Regular readers of this blog may well recall the saga of Petrodel v Prest, the long-running divorce dispute between Yasmin Prest and her wealthy ex-husband Michael which went all the way to the Supreme Court in June.
The former Mrs Prest appeared to have won her case. The Justices of the Supreme Court ruled that the Petrodel Resources and other companies controlled by Mr Prest must hand over a number of properties in the UK and other countries as part of the couple’s settlement. Although held by the companies, the properties had been bought by Mr Prest and were therefore “held in trust” for him.
But things don’t appear to have gone that smoothly for the determined Mrs Prest since the judgement and she is now back in court. She claims her former husband has not kept up with the ‘periodical payments’ ordered by a divorce court in 2011 and that he now owes £400,000.
She appears to have issued a ‘judgement summons’ for non-payment of the maintenance. This means that, if the court is satisfied he has the means to pay, but won’t, the judge can impose a prison sentence. It will be up to her and her legal team to establish in court that he does in fact have the means to pay.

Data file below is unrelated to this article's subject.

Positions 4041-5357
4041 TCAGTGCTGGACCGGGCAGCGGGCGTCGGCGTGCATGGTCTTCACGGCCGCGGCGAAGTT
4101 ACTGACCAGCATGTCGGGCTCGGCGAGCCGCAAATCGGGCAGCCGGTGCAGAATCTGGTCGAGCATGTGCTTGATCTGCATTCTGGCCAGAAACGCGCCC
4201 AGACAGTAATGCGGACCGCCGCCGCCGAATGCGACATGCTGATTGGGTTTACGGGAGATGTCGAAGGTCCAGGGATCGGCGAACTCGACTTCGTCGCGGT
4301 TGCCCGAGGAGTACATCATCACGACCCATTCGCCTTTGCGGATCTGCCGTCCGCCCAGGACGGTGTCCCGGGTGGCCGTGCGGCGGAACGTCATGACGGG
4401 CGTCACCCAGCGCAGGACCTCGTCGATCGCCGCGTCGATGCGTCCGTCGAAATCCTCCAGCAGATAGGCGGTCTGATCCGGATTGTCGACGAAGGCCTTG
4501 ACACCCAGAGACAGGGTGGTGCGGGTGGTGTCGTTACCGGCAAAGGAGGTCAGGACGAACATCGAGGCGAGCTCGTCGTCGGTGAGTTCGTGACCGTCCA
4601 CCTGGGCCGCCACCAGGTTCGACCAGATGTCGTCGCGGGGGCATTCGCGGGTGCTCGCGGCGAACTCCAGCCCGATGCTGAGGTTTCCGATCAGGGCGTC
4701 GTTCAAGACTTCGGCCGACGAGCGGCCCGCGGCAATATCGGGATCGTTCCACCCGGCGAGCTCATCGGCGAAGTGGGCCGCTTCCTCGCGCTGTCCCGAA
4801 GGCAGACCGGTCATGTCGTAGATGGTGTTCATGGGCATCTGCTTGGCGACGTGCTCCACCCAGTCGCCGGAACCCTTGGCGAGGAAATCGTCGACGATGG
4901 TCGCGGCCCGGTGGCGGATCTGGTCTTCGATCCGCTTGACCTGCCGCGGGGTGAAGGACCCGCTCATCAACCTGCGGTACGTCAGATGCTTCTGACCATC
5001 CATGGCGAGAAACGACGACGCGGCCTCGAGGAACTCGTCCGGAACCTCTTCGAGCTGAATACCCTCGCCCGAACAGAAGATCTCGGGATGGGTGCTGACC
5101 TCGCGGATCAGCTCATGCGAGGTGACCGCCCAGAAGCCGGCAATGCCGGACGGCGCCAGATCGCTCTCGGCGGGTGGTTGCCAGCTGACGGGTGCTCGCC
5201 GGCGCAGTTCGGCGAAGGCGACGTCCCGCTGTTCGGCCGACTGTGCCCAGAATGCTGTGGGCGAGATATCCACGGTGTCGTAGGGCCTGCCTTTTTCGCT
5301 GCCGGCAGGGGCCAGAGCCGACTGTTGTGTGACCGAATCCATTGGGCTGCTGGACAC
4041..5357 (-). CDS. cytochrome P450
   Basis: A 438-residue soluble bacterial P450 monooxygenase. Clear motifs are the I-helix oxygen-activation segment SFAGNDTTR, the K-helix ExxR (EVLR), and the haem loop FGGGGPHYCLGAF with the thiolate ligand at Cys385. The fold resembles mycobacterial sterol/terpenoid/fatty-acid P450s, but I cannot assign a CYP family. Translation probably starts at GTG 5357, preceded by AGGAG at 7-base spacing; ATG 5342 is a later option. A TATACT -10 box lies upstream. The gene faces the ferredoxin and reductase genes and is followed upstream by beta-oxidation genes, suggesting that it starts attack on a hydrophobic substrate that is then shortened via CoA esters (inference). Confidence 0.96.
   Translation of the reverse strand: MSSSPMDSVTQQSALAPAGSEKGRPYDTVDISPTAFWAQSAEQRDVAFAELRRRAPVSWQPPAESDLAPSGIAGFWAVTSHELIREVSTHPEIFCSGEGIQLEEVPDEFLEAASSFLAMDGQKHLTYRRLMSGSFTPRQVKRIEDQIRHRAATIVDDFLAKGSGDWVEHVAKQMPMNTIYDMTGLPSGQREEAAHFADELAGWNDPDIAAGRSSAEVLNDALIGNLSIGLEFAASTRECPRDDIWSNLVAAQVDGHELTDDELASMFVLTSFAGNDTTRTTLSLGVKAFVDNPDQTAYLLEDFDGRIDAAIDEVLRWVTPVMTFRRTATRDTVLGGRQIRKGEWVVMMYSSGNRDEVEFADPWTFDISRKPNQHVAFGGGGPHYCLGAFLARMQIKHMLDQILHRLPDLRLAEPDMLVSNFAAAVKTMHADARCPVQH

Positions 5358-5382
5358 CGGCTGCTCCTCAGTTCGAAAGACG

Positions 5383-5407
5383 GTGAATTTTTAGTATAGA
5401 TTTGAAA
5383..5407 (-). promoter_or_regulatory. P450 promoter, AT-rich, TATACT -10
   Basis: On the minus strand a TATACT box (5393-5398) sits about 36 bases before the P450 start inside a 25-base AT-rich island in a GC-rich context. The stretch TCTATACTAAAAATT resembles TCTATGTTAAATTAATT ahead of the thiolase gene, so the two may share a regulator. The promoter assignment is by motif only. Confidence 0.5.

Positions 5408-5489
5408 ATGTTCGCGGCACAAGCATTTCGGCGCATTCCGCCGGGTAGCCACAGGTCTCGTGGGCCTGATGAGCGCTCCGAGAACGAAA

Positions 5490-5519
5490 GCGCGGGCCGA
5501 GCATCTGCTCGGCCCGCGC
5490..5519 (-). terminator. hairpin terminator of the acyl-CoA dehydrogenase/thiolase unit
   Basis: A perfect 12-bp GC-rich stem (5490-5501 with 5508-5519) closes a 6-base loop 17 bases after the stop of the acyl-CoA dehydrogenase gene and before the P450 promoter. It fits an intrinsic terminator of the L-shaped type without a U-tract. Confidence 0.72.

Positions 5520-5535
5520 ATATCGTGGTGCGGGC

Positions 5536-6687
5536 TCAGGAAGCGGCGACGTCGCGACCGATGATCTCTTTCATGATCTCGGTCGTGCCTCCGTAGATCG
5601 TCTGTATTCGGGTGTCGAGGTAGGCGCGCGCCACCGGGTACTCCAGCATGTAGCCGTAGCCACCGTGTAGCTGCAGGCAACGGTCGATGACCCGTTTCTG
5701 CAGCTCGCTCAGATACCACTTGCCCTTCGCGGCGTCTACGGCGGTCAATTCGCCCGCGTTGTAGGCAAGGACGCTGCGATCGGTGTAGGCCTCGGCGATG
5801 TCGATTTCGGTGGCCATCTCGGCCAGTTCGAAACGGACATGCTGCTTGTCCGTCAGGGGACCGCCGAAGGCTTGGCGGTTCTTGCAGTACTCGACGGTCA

The ‘judgement summons’ is a ‘get tough’ option and whenever I’ve used it – or threatened to do so – it has worked wonders!
Mr Prest insists he now has “very little money”, despite his wealth being assessed at £37.5 million two years ago. He is “at a loss”, he claims, and has no source of income. His legal team is reported to have told Mr Justice Moylan:
“He tells me is he being truthful and frank. He says he has no source of income and is actively looking for employment….He finds himself in a position where he has very, very little money with which to live. He is a man in considerable difficulty, personally, financially and emotionally.’
Naturally Mrs Prest’s team disputes these claims. The various properties which came under the spotlight in the Supreme Court case were not mentioned.
Yasmin Prest’s application was postponed till early next year because her ex-husband is due to undergo an operation. We will have to see what happens then but this is another example (if one were needed) of a cardinal fact of divorce proceedings – orders to pay are one thing, actual payment quite another.